COVID-19 has shone a harsh light on global healthcare systems. Around the world, patients navigate challenging health systems and face inequities in access. Many health systems also suffer from fragmented healthcare initiatives that fail to incorporate the needs and perspectives of patients, providers, and other key stakeholders.
Healthcare innovators argue that to improve outcomes, you must first understand the experience of the people delivering and receiving care within the health system. Inclusive design offers discrete tools and methodologies to unpack and synthesize these various perspectives, creating new approaches that can transform healthcare.
Inclusive design places patients and practitioners at the center of the innovation process, every step of the way. By integrating their feedback throughout the ideation and iteration process, health innovators can develop solutions that improve patient experience, healthcare delivery, and health outcomes. For our fifth episode of the Inclusive Innovation Exchange, we discussed the role of design with three leading healthcare thought leaders:
- Tracy Johnson, an anthropologist and senior program officer at the Bill & Melinda Gates Foundation;
- Anne Stake, head of strategy at Medtronic LABS;
- and Tito Ovia, the co-founder/head of public sector growth at Helium Health.
Below, we share their insights on the power of thoughtful design to strengthen healthcare systems in emerging markets:
It centers solutions on human needs.
For Medtronic LABS—a social business that designs, builds, and scales technology-enabled health service delivery models for emerging markets—Anne Stake noted that design is a philosophy and methodology all in one. For good design, you need to keep coming back to what will actually move the needle to improve patients’ lives, “to be sure we’re not innovating in a vacuum and that we’re serving a human need,” she said.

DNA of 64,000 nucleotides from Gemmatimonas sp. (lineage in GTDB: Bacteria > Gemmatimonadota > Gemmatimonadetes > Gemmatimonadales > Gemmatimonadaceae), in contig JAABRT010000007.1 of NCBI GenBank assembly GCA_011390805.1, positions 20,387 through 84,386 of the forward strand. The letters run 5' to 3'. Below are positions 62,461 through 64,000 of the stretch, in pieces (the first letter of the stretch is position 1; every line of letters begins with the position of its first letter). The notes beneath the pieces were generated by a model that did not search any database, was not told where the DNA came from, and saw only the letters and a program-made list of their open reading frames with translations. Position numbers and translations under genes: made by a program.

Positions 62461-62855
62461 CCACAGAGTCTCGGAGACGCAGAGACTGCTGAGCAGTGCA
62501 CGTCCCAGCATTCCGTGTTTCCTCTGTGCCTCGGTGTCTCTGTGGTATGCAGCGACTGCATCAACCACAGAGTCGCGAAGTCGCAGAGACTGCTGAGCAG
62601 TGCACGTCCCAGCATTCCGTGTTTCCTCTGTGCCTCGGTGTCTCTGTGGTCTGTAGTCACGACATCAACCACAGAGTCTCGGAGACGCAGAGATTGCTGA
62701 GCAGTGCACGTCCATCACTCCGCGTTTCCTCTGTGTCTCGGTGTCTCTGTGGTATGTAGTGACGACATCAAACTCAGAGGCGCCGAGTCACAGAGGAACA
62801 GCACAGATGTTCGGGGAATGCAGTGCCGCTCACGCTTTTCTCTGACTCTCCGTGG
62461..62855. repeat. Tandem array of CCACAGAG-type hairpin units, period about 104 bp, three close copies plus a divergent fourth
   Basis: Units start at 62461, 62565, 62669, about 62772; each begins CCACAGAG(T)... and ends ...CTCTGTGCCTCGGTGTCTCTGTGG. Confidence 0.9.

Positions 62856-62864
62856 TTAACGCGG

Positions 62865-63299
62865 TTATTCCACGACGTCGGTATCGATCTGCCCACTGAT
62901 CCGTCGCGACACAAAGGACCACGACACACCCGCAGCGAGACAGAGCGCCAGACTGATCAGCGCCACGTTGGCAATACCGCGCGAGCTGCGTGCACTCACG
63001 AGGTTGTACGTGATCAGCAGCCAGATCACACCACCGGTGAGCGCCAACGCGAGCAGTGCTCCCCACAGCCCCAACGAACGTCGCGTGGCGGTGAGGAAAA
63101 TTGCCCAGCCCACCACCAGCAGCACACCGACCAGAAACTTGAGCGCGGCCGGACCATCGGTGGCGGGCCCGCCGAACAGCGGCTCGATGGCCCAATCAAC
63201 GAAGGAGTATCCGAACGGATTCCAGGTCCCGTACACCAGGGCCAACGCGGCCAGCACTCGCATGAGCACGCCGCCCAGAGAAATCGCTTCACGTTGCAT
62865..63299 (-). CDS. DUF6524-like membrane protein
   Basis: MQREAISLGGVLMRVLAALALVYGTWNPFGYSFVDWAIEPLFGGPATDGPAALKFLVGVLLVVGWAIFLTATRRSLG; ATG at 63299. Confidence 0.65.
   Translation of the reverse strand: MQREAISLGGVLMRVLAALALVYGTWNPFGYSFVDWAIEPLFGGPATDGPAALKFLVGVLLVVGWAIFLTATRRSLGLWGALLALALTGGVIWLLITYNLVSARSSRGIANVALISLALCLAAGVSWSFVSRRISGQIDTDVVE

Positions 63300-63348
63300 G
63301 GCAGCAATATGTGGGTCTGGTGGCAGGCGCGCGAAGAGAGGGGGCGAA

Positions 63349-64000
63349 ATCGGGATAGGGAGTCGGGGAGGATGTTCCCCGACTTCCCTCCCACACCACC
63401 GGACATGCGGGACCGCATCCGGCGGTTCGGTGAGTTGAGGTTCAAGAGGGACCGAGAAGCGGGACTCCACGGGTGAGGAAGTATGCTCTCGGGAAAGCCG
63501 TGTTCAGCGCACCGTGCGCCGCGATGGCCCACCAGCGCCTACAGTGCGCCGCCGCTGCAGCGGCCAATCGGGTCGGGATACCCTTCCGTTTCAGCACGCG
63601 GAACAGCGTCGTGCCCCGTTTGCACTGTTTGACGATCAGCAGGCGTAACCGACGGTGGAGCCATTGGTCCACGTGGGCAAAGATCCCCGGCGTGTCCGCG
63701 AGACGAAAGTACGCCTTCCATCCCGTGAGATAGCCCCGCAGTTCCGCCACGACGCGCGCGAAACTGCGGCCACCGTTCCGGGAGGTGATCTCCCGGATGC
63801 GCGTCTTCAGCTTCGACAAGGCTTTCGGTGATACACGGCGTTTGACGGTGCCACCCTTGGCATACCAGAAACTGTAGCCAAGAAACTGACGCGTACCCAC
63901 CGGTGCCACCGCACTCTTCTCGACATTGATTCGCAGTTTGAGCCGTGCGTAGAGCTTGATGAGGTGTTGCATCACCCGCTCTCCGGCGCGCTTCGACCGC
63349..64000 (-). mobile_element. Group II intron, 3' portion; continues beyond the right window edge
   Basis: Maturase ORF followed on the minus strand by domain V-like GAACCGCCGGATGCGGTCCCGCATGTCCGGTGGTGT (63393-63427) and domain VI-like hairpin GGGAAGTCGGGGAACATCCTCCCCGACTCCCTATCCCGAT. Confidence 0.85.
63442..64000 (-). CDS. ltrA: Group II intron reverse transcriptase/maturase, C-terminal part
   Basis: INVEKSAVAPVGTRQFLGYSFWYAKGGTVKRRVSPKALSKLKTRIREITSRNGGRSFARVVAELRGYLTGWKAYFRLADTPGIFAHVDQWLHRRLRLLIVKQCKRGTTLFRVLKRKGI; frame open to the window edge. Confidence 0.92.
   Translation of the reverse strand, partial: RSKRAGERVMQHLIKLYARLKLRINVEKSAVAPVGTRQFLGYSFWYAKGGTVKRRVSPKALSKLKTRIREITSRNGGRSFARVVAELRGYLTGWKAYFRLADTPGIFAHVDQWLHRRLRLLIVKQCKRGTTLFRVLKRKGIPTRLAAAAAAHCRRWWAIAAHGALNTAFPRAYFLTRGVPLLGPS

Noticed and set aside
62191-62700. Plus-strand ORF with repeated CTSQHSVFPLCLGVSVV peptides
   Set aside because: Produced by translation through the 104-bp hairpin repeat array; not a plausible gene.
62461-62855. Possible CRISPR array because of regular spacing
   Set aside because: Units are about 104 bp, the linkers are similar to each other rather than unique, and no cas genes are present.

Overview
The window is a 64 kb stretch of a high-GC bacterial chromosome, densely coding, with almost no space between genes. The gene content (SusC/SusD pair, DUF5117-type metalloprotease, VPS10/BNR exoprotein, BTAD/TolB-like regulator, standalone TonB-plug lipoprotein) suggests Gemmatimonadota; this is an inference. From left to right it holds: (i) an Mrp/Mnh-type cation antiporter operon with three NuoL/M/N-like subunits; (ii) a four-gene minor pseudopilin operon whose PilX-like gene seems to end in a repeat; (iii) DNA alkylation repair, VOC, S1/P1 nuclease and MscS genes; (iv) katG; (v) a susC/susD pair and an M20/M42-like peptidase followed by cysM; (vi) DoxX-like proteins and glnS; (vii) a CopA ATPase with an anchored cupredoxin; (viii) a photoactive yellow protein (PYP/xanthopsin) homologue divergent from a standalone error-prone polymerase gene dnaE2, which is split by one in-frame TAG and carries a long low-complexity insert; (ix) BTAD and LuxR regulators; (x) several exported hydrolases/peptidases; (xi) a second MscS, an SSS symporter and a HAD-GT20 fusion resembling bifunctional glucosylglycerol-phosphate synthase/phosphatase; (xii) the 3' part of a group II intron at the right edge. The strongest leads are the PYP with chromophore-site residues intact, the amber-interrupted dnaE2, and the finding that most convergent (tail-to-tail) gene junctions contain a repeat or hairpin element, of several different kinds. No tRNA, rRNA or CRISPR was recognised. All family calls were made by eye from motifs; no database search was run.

It forces us to question our assumptions.
“Design takes a microscope to our assumptions and unpacks them as we iterate toward solutions,” said Tracy Johnson of the Bill & Melinda Gates Foundation. She argues that if innovators aren’t continuously questioning and putting prototypes into people’s hands, they may find out too late that they’ve got it wrong.
It lets you meet people where they are.
At Helium Health, one of Africa’s top healthtech companies, Tito Ovia’s team designs software training to align to users’ needs. If providers have never used a computer, trainers start by showing them how to turn one on. Understanding target users and their experience helps Helium Health design products and support services that meet participants where they are.
It increases uptake and retention.
Inclusive design can create greater understanding, ownership, and enthusiasm from intended users. Johnson’s team found that when products or approaches are co-created with community health workers, workers incorporate the innovation into their experience more quickly and regularly. They also require less ongoing support to maintain and sustain the new solution.
It helps us draw connections.
Inclusive design can generate insights that are translatable across solutions—helping designers better decipher new contexts and challenges. Ovia’s team often uncovers opportunities to improve the healthcare systems in which Helium’s products operate. “Especially for state governments, we focus on how we can help you redesign your systems to be more efficient, increase revenue, and redesign healthcare.” she said.
It drives feedback and fosters relationships.
During the COVID-19 lockdown, Johnson’s team couldn’t fly out to meet with local health stakeholders in person. But because she knew their feedback was vital to the process, she sought new information sources and eventually gained access to local WhatsApp groups. “They were conversations we weren’t necessarily having before,” she said.
Continuous improvement during the planning, prototyping, and implementation process creates substantial opportunity to build trust and foster communication with key stakeholders and target users.
It’s a practice, not an end goal.
Design doesn’t stop once a product or service is launched. If a new solution doesn’t succeed, iterative design processes allow teams to understand how the solution failed and how it can be adapted and improved. This is the essence of innovation.
We need more inclusive, resilient, and collaborative approaches to healthcare. The use of inclusive design methods in healthcare innovation will help ensure that patients’ and providers’ voices are heard for better solutions and better health outcomes worldwide.
Interested to learn more about how your company or organization can deploy design best practices for health innovation? Resonance works with the private and public sectors to advance inclusive, innovative solutions that are rooted in local context, expanding access to healthcare and strengthening health systems in emerging markets. Reach out to our Global Health Lead Marissa Gilman to learn more.